Coffee and conversation in Moscow with one of the great conflict photographers of our time.
He talked in Moscow with host Nathan Thornburgh, who worked alongside Kozyrev throughout Russia and the Caucasus while they were both at TIME magazine. They talked about the late great Stanley Greene, about traveling with mujahedin, and about why it was hard to quit war for good.
An American war photographer selects the work of a Russian war photographer.
In the final installment of our series featuring the Noor agency photographers editing one another, we show 10 images by the renowned Russian war photographer Yuri Kozyrev chosen by the late Stanley Greene.
PHOTOGRAPHERS edit PHOTOGRAPHERS: Francesco Zizola spent years covering the suffering of African people and the route across the Mediterranean Sea by those seeking refuge in Europe. Yuri Kozyrev selects work from his archive.
The first edit is by Russian photojournalist Yuri Kozyrev, who selected work from Italian photojournalist Francesco Zizola. “Italians are such amazing people. They enjoy life, they love their food, but they are also very serious. Francesco is a very serious photojournalist and I greatly admire his work on Africa and the refugee crisis,” Kozyrev said.
I recently reread Phillip Knightley’s The First Casualty, a commanding account of the role of war correspondents from the 1854 Crimean War through until the 2003 Invasion of Iraq. The book brillian…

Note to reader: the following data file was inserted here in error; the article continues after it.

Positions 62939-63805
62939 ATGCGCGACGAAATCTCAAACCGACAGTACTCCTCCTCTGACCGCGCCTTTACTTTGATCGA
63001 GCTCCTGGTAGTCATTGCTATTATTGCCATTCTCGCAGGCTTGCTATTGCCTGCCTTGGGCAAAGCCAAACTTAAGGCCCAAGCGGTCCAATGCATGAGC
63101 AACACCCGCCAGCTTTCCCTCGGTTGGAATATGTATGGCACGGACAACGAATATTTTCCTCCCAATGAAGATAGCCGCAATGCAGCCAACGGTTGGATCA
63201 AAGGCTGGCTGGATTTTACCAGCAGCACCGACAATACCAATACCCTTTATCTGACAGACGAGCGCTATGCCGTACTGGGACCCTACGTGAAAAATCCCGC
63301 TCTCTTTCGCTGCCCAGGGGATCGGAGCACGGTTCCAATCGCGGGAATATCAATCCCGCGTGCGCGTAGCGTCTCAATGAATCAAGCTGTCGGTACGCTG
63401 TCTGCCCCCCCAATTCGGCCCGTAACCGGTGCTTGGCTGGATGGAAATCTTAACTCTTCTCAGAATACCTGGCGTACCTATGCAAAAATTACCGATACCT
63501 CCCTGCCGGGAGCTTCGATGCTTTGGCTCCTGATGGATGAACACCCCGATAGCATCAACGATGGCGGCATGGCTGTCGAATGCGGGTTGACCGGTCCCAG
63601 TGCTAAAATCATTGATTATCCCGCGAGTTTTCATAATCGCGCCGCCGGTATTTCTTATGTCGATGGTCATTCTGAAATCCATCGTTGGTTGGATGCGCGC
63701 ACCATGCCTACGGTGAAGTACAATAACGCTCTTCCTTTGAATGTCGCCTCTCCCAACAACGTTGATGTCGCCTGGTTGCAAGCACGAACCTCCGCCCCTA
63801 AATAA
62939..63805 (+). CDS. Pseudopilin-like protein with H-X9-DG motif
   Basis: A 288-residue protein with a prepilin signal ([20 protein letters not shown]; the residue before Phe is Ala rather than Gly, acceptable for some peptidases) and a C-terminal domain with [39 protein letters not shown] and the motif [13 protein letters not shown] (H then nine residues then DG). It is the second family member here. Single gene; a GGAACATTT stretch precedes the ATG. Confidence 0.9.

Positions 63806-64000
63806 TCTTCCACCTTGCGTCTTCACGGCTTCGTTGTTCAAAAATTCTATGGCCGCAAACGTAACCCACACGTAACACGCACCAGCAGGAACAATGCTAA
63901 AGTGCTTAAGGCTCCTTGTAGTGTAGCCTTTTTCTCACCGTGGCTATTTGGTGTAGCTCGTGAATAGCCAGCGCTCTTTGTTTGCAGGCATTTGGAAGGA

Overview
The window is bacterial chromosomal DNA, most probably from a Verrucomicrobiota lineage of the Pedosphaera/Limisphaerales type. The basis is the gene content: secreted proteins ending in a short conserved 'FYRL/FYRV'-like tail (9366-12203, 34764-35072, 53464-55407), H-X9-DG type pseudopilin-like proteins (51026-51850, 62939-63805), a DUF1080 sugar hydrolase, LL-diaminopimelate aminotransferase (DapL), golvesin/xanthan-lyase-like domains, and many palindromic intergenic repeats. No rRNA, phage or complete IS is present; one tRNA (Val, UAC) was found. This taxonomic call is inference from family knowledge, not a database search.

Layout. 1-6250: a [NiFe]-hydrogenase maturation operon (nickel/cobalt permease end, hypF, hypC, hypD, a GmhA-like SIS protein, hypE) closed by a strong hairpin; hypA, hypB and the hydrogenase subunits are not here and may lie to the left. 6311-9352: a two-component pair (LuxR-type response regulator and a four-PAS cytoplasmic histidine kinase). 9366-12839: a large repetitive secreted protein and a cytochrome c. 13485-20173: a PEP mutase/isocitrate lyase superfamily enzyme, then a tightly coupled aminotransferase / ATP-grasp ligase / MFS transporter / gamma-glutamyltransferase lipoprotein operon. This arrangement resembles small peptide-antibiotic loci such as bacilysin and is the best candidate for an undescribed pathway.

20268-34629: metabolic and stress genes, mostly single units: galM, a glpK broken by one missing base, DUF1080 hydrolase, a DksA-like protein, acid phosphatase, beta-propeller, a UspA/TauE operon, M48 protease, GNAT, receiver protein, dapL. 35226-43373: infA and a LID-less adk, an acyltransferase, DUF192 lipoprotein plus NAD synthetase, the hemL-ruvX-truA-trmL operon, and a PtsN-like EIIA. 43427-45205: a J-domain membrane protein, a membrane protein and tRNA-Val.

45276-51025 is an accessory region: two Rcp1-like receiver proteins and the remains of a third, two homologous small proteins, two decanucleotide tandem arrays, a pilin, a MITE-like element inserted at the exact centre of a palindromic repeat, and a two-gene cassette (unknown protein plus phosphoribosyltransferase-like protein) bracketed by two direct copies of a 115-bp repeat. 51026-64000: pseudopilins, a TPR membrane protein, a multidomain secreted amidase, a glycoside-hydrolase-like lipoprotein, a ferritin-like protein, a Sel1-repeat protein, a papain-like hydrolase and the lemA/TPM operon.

Another Crimea brings together six photographers from the prominent photographic agencies Noor, VII and Magnum. The photographers (Christopher Morris, Francesco Zizola, Gueorgui Pinkhassov, Olivia Arthur, Pep Bonet and Yuri Kozyrev) each produced a documentary photo series, or in one case a film, in the region over ten days in summer 2014
Photojournalist Yuri Kozyrev has lived through the full arc of the war in Iraq. Based in Baghdad from 2002 to 2009, he documented the U.S.-led invasion and occupation of the country, from the initial “shock and awe” phase of bombardment through the fall of Baghdad in April 2003. He was on the scene in Tikrit when U.S. forces pulled the deposed dictator Saddam Hussein from his underground hideout.
Photojournalist Yuri Kozyrev has lived through the full arc of the war in Iraq – from the initial “shock and awe” phase of bombardment through the fall of Baghdad in April 2003. He worked on the front lines as more and more Iraqis grew to reject the U.S. presence in their country and some came to support an armed insurrection against the American forces. He photographed the war day by day as the insurgency metastasized into a brutal sectarian civil war, sowing the seeds of extremism that continue to devastate the country to this day.
The photographer has witnessed Chechnya's dramatic evolution
When they returned to the base, it was clear from the glares of the troops that they all blamed Kozyrev for the fiasco, he says, and Gen. Otrakovsky advised the photographer to leave in the morning. “He said it may not be safe anymore for me to stay among his men,” Kozyrev remembers.
When shooting our North Korea story, photographer Yuri Kozyrev didn't just stop at the film festival. He documented Pyongyang street life, the seldom-seen countryside, and even an amusement park. Here, we've collected thirty-four of our favorite images fr
When shooting our North Korea story, photographer Yuri Kozyrev didn't just stop at the film festival. He documented Pyongyang street life, the seldom-seen countryside, and even an amusement park. Here, we've collected thirty-four of our favorite images from his visit